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The Women of St Luke’s

A sepia landscape photo showing a complex and imposing building in the semi distance, to the front is finely mowed grass.
St Luke's Asylum was a complex Victorian building which housed those suffering from mental health problems and learning disabilities. Image courtesy of The Dorman Museum.

St Luke’s Mental Asylum

St Luke’s Mental Asylum was an institution that housed people who were living with bad mental health. Built in 1898, it was a massive Victorian complex with many different buildings that helped it to be self-sufficient. It had its own farm which produced food, a diary for producing butter and cream, gardens, bake house, laundry, and a house of the medical superintendent. It was effectively a town in itself.

The Victorian medical system in place to help those who had mental health conditions was in many ways very different to how we view mental health today. They used terms which today are considered defamatory, de-humanising, and insulting, but they used these terms as categories for different conditions.

Treatments were not often effective, and many people incarcerated in the asylum would live out their days and die there. They also had different ideas on what consisted as a mental health condition, such as hysteria (which was a term used to describe a woman who may be showing many emotions), and pregnancy outside of marriage (many women were put into asylums by their family who were too ashamed to have an illegitimate baby in the home).

A large room showing two rows of beds on the left side, the walls are light and ceiling is high. Two pieces of furniture stand at the far end of the room. Photo labelled 'A Dormitory'. Taken inside St Luke's Mental Asylum, Middlesbrough

 

Sepia photo showing the alter of the inside of a church with rows of pews in front and a large three way pointed stained glass window in the centre.

Interior of the Chapel at St Luke’s Asylum, Middlesbrough. Image courtesy of the Dorman Museum.

 

Isabel Wright

The first reception order for St Luke’s Asylum was for the incarceration of Isabel Wright, a 59-year-old from Middlesbrough. Teesside Archives now houses the reception order and states that Isabel was of an ‘unsound mind’ caused by epilepsy. She had been this way for three months, talking confusedly about her life saying she had returned from Brooklyn, NY when she had never left the county.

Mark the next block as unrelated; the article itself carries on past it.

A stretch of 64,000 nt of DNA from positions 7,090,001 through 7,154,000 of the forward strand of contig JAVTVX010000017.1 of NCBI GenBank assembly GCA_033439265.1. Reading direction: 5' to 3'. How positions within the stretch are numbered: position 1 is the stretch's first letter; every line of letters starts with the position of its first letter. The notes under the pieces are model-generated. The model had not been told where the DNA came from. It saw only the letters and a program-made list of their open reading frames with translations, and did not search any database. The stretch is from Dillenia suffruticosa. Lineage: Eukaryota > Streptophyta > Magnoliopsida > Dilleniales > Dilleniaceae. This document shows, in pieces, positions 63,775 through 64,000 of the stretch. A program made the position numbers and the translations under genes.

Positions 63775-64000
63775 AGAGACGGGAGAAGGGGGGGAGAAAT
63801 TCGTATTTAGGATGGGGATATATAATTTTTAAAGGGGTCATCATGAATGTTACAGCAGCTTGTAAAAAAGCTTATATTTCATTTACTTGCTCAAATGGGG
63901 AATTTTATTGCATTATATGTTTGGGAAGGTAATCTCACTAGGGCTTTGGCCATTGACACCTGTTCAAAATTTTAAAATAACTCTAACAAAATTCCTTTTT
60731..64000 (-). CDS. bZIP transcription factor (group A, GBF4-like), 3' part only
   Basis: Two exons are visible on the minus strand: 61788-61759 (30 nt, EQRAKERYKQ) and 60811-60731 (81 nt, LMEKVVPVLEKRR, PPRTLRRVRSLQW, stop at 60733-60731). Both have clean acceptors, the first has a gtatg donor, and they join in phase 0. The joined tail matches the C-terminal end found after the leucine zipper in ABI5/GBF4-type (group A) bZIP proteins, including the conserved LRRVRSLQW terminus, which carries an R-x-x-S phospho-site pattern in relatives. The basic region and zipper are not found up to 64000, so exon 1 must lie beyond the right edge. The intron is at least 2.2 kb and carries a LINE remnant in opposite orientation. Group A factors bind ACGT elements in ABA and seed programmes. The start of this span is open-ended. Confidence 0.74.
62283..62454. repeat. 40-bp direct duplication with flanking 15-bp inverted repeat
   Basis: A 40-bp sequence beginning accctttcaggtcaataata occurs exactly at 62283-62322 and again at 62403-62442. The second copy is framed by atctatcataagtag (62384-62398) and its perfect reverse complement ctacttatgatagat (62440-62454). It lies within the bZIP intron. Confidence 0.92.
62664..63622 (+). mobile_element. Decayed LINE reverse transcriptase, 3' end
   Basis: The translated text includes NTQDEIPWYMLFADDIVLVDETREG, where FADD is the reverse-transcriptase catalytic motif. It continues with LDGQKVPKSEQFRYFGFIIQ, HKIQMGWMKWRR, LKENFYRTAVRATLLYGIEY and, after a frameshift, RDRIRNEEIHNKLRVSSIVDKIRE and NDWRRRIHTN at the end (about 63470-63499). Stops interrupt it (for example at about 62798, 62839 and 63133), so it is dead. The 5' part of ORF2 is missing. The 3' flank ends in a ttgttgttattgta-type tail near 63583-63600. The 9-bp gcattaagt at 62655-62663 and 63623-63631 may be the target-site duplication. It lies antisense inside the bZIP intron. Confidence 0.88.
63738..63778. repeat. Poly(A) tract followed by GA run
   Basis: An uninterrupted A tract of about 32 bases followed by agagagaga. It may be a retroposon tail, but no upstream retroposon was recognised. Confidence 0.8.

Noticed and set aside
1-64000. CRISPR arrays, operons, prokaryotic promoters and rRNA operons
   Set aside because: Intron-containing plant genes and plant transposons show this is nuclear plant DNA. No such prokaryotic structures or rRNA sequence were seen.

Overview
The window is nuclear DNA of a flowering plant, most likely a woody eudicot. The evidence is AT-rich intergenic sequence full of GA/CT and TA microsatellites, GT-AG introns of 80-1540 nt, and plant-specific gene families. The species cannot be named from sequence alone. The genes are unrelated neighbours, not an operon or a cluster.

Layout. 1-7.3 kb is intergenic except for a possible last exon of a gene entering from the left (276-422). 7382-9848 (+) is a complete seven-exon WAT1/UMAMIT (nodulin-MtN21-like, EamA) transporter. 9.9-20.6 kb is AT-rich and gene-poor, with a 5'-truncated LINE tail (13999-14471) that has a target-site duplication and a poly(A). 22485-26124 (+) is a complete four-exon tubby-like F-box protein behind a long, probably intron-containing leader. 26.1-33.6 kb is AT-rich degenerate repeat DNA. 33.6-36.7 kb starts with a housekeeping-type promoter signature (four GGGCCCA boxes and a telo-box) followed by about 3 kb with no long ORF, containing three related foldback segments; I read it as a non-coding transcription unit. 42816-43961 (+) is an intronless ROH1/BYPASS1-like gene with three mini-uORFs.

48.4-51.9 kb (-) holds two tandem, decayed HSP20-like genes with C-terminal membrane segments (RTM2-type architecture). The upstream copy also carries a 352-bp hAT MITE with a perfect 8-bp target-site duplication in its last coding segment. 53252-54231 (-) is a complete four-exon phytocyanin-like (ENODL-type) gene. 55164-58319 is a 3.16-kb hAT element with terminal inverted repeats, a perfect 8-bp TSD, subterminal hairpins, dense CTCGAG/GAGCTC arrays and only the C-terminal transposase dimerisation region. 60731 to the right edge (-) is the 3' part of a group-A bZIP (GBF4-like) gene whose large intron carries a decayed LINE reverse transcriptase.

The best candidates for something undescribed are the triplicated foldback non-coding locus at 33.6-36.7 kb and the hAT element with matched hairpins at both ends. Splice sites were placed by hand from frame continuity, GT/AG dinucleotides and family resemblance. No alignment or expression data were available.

Isabel was born in Ripon in 1838 and married a farmer in 1861. Her life seems to have been comfortable, moving to Middlesbrough sometime before 1871. Her next of kin on her Reception Order was her son-in-law George Dawson who was married to her daughter Annie.

 

Black and white image showing two women in the for ground in long dresses with puffed sleeves and white pinafore skirts on. They stand with their hands on their hips facing the camera. They are stood next to a row of skinks and their is some tub shaped machines to the back right. There are some other women behind them in the photo dressed in the same way looking directly at hte camera

Female patients working in the laundry at St Luke’s Asylum. Image courtesy of the Dorman Museum.

Isabel died in 1899, possibly at St Luke’s, and left £147 to George Dowson, a significant amount of money for the time. We don’t know much about the treatment Isabel would have received from St Luke’s or how she would have viewed her treatment within the asylum.

We do know however that many of the patients at the asylum were put to work in many of the different areas of the building such as the laundry and the bakehouse as having a routine was considered vital to their mental health and wellbeing. However, this was also unpaid labour that could be considered exploiting vulnerable people.

Female patients have, historically, been treated worse by the medical system in mental asylums than male patients. In the days before huge institutions like St Luke’s mental asylums were more like prisons where social stigma ensured that people with mental health problems or learning disabilities whose families paid a fee to keep them incarcerated in the asylum.

Women were often the ones to be kept naked (it was believed the mentally insane could not feel the cold) and there was no protection from abuse by the attendants or male patients.

Teesside Archives now hold most of the admittance books for St Luke’s mental asylum and reading through them they show an incredible amount of information on the reason why these women were incarcerated in the institution.